FMCSA has stated that a rulemaking effort on obstructive sleep apnea may be in the cards for 2014 or 2015. I don’t know what will happen or even what should happen. I admit this is a hairy issue and I am not a fan of increased regulation. But I am a fan of safety and defending safe companies and drivers.

With recent changes to med certification, companies taking steps to improve driver health, and accidents involving driver fatigue, it seems to me that we may have a perfect storm in the making to see some sort of extensive driver health regulations in the near future.

What do you think?

This blog was originally posted on August 6 on Loaded Up and Trucking. Click here to read the original entry. 

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Last month, the Philadelphia Bar Association Professional Guidance Committee issued Opinion 2014-6, which served as an important reminder that client names cannot be shared with third parties – even third-party payors – without the client’s consent.  The inquiring attorney had been paid a flat monthly retainer by a union to provide certain legal services to union members. When the union decided to terminate its arrangement with the inquiring attorney, it asked the attorney to provide a list of all union members who were current clients, ostensibly to notify them that legal services would be provided through another law firm going forward.

Notably, the inquiring attorney’s contract with the union did not require the attorney to provide the identity of union members or their families who were utilizing his or her legal services. Moreover, a union-issued pamphlet stated that the attorney providing legal services would have an attorney-client relationship with the member or dependent receiving legal services and stated that the attorney “shall maintain the confidentiality of the attorney-client relationship in accordance with the applicable professional standards.”

Opinion 2014-6 began by explaining the difference between privileged information (analyzed under the attorney-client privilege) and confidential information (analyzed under the ethical doctrine of confidentiality).  Whereas client names typically are not considered privileged information, they are confidential information that cannot ethically be shared with third parties unless allowed by Rule 1.6 (of Pennsylvania’s version of the Model Rules of Professional Conduct).

The Opinion noted that Rule 1.6 contains no exception allowing the attorney to provide a list of current clients to the union, even though the union was paying the lawyer to provide legal services to them. The Committee determined that the union’s desire to notify its members of the law firm change did not qualify as an implied authorization necessary to carry out the representation because all union members had already been notified by the union of the law firm change.

The Committee found additional support in Rule 1.8(f), regarding conflicts of interest with third-party payors, and in a union-issued pamphlet.  The Committee explained that Rule 1.8(f) requires attorneys who are paid by third parties to maintain the confidentiality of information protected by Rule 1.6.  Considering the requirements of Rule 1.8(f) and the union pamphlet language requiring attorneys to maintain client confidentiality, the Committee concluded that the requested disclosure of client names was impermissible.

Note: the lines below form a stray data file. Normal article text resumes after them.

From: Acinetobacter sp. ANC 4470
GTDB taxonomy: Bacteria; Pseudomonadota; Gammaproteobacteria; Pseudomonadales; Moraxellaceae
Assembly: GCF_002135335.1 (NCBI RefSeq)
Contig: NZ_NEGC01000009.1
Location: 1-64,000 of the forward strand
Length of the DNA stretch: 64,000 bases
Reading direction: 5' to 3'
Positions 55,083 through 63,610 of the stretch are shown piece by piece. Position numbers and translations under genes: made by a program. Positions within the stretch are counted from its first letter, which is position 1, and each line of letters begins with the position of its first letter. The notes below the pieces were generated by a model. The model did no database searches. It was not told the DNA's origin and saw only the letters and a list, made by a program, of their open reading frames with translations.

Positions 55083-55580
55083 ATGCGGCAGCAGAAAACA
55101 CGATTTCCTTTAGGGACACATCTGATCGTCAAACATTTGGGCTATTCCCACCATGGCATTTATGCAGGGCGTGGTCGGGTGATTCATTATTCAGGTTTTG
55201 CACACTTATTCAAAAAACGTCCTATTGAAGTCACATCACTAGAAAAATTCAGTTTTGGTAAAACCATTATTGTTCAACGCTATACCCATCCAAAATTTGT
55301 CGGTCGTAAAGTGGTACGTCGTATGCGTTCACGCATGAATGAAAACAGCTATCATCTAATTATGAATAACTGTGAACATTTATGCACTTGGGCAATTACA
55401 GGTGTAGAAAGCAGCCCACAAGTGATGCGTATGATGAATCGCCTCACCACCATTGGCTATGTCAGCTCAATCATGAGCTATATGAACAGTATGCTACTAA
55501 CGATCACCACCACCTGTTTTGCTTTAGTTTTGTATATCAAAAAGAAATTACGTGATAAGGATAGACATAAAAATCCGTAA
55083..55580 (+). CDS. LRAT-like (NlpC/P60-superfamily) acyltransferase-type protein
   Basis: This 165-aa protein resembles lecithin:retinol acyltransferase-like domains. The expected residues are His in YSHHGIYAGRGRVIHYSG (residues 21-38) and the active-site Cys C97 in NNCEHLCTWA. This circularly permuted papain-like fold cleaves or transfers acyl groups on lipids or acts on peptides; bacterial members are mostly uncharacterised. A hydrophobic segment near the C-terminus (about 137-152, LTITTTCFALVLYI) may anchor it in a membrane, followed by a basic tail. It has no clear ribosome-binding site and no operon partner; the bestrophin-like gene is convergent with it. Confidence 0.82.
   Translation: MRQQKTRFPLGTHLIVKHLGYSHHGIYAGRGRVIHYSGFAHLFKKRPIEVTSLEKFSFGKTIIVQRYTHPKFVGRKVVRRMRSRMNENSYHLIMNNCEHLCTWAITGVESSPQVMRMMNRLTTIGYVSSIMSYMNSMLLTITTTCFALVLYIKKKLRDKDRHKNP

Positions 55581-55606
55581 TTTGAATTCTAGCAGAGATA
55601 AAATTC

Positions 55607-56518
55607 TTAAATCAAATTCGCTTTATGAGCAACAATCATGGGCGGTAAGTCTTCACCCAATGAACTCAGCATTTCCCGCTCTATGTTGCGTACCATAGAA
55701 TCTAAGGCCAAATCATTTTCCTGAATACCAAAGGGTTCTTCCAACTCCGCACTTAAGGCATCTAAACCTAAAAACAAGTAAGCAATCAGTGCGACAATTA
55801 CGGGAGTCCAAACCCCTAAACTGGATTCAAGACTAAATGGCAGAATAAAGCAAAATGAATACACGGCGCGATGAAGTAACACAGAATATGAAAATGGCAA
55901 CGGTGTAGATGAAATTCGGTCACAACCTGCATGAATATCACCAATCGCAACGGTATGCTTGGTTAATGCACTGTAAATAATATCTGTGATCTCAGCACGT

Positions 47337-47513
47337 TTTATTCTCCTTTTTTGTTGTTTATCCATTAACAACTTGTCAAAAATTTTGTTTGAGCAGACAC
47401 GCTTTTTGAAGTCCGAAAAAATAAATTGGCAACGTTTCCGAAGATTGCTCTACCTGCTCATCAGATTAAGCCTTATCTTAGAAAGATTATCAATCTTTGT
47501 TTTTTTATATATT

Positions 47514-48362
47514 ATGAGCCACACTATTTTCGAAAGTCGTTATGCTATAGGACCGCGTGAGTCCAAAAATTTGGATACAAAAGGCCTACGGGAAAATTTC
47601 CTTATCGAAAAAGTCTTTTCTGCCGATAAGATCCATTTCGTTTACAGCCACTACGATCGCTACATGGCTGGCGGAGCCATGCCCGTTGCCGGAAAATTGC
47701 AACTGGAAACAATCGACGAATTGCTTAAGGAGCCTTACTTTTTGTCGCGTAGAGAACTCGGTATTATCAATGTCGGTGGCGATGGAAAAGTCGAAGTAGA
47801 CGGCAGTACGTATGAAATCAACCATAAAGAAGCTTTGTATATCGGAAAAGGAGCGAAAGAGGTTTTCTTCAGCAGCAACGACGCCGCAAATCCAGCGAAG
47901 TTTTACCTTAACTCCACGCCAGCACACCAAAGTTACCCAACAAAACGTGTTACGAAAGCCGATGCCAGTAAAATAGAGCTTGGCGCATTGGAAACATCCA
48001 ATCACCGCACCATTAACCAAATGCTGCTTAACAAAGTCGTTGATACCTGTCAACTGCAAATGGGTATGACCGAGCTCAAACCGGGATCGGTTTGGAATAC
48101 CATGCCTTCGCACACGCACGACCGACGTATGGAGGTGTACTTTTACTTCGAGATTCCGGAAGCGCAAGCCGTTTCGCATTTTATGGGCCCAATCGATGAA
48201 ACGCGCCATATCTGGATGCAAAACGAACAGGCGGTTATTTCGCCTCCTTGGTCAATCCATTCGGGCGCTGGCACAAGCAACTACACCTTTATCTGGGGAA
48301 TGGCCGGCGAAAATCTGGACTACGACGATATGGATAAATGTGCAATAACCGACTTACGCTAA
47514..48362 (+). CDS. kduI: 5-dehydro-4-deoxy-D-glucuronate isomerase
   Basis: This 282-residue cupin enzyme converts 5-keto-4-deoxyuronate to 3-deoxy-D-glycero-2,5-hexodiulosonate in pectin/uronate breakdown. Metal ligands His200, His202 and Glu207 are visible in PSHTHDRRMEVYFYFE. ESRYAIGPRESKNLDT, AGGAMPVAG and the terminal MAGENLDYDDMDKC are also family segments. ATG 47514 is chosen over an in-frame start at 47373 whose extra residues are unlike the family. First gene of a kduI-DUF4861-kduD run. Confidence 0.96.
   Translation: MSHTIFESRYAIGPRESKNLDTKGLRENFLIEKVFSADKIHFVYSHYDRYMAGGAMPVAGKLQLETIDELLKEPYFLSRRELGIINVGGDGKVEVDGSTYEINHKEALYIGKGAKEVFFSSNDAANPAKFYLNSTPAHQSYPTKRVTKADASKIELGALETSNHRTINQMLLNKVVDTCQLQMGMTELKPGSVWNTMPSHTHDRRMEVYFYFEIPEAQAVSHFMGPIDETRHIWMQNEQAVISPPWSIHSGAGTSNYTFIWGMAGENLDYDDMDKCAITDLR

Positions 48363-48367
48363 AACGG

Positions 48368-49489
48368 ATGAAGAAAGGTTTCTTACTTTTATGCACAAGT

The Committee provided some sage advice at the close of the Opinion, recommending that attorneys accepting payment from third parties should explain to their clients: (1) what information the attorney is required to disclose (and to whom) in exchange for the third party paying for legal services; (2) that the client has the right to allow, limit, or prohibit the attorney from providing otherwise confidential information to the third-party payor; and (3) that limiting or prohibiting the attorney from sharing confidential information with the third-party payor could result in the third party refusing to pay and the client being responsible for legal fees.  The Committee also advised that the attorney confirm the client’s informed consent on these issues in writing to avoid any confusion.  Good advice.

Russell Yurk is an AV-rated attorney with Jennings, Haug & Cunningham, LLP in Phoenix, Arizona. His practice focuses on professional liability, lawyer discipline, and complex civil litigation. Mr. Yurk serves as the Chair of DRI’s Lawyers' Professionalism and Ethics Committee and is an active member of the State Bar of Arizona’s Committee on the Rules of Professional Conduct and the Arizona Supreme Court’s Judicial Ethics Advisory Committee. He has spoken at more than 50 seminars on professional conduct and ethics and, in his spare time, he works as a replay official with the National Football League.  Mr. Yurk can be reached at (602) 234-7819 or rry@jhc-law.com. The views expressed herein are his own.